Following the U.S. government's acquisition of Native American land for settlers, it neglected for decades to fulfill its benefactor role as stipulated in the Point Elliott Treaty and others.
In 1870, Northern Pacific Railroad surveyors traversed Upper Skagit land. Then white settlers arrived in greater numbers. The native people were infuriated when settlers crossed over lands that held the remains of their ancestors. They also suffered from diseases traceable to white contact.
Spiritual activities were prohibited by the government after the treaties of the mid-1850s were signed. Determined to preserve their ancestral religion, the Indians practiced it in secret. In the 1880s, Indian children were prevented from practicing their religion when taken from their families and communities to government-run boarding schools.
Nearly 120 years following the Point Elliott Treaty and other treaties, the state of Washington attempted to regulate tribal fishing, but the tribes resisted on legal grounds: They already had the right to fish (and hunt) in their usual and accustomed places. The treaties had stipulated that the tribes were not giving up that right.
Put in mind of its treaty obligation, the federal government took the state to court. In 1974, U.S. District Judge George H. Boldt ruled that the tribes were entitled to 50 percent of the fish harvests. The tribes then became fishery co-managers with the state.
The 11 bands of Indians that comprised the Upper Skagit Tribe had historically inhabited the land between present-day Mount Vernon and Newhalem in northwest Washington — ceded by treaty, but without land reserved for them. Years without a reservation home caused some Upper Skagits to move to other states.
Three hydroelectric dams were constructed on the Upper Skagit River, now in the North Cascades National Park:
The resulting three reservoirs provide power for Seattle City Light. The three dams differ in height: Gorge - 300 feet, Diablo - 389 feet, and Ross - 540 feet. The nature of the river was changed forever.
In January 1951, the tribe filed a claim with the federal government, stating that the monetary compensation for the lands ceded to the United States was negligently small. In September 1968, a final judgment ordered for the tribe to be awarded $385,471.42.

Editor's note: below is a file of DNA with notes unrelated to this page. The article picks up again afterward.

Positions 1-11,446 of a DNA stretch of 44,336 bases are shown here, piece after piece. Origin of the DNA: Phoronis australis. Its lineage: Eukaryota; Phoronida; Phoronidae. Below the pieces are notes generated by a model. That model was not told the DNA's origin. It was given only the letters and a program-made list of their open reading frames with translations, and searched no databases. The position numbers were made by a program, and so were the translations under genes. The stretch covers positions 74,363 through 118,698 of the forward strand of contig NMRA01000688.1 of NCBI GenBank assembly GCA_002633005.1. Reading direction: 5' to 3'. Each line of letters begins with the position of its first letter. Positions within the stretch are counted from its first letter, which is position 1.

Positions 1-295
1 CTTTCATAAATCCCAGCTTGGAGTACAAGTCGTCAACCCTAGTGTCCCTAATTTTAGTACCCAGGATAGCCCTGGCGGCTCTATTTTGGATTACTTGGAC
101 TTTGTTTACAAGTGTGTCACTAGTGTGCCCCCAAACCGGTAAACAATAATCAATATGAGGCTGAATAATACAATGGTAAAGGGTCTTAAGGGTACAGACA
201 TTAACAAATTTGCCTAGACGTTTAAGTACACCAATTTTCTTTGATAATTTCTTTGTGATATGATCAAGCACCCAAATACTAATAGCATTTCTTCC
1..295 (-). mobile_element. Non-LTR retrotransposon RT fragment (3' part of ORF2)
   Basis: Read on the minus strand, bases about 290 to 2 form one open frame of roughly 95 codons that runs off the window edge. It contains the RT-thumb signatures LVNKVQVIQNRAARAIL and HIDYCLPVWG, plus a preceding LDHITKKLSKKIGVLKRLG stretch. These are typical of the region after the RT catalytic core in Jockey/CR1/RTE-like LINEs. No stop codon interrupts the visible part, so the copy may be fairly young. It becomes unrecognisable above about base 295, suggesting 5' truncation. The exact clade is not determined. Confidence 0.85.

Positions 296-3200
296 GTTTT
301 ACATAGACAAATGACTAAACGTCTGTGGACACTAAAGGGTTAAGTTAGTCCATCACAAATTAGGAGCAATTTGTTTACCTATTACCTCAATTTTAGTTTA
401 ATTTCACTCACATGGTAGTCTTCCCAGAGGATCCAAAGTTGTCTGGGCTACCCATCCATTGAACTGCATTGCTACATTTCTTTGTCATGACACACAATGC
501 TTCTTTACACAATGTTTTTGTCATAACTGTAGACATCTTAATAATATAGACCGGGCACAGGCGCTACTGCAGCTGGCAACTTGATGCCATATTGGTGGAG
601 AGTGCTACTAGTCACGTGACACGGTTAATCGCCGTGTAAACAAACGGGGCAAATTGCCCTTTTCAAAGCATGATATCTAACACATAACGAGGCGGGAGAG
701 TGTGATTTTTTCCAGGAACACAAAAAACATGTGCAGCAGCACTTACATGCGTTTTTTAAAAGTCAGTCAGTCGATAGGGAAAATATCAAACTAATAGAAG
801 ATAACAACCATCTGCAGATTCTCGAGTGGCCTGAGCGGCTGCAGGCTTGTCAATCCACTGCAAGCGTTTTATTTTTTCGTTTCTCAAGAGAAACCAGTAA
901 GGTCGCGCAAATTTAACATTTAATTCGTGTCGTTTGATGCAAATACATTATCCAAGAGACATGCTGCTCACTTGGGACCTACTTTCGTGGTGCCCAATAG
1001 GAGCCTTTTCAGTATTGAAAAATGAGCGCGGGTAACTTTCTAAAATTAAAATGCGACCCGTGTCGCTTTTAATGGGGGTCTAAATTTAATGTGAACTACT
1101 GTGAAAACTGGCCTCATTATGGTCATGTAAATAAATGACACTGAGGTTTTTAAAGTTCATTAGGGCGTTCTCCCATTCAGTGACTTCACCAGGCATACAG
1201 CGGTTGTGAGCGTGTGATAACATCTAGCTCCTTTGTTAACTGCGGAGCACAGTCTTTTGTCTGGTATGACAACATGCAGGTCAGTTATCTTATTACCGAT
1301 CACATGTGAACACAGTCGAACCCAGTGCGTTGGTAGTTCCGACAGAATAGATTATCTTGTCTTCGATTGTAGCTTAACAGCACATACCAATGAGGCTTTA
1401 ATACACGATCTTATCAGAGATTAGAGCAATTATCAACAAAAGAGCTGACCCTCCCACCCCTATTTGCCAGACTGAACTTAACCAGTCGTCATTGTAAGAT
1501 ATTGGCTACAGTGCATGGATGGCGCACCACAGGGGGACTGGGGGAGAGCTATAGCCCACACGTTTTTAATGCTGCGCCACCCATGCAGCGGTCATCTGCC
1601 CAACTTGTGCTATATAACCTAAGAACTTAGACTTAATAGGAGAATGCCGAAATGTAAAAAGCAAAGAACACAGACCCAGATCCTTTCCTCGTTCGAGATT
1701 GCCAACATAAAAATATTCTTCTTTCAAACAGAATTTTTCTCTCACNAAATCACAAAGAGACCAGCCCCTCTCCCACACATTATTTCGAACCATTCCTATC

The tribe gained formal federal recognition in the early 1970s. A tribal constitution and by-laws were approved by the Secretary of the Interior in 1974. In 1984, the Upper Skagit Tribe acquired a small reservation of federal trust* land east of Sedro-Woolley.
The tribe's $28 million, Las Vegas style Skagit Valley Casino Resort opened in 1995 at Bow, halfway between Everett and Bellingham. The facility offers the members of the Upper Skagit Tribe an employment alternative to fishing and logging. In March 2001, an $11 million, 103-room hotel and conference center opened at the casino. In addition, the tribe bought into the Semiahmoo Resort on the northern Puget Sound shoreline in Blaine. Owned by the Trillium Corporation, Semiahmoo offers a number of resort activities, including two golf courses.
Also in March 2001, the tribe received a $90,000 EPA grant to increase funding for the Upper Skagit Indian Tribe EPA General Assistance Program, which is used to reach compliance with tribal, state and federal environmental laws.
In July 2004, the tribe was slated to receive $1,369,611 from HUD's Indian Housing Block Grant Program to promote affordable housing. The program provides funds for a full range of housing programs to tribes or tribally designated housing agencies.
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... time of the 1832 creek Indian census the Upper Towns, the western portion of the tribe, were found on the Coosa and Tallapoosa two main branches of the Alabama River. The majority of the UPPER CREEK towns were migrated in 1836 and settled in ...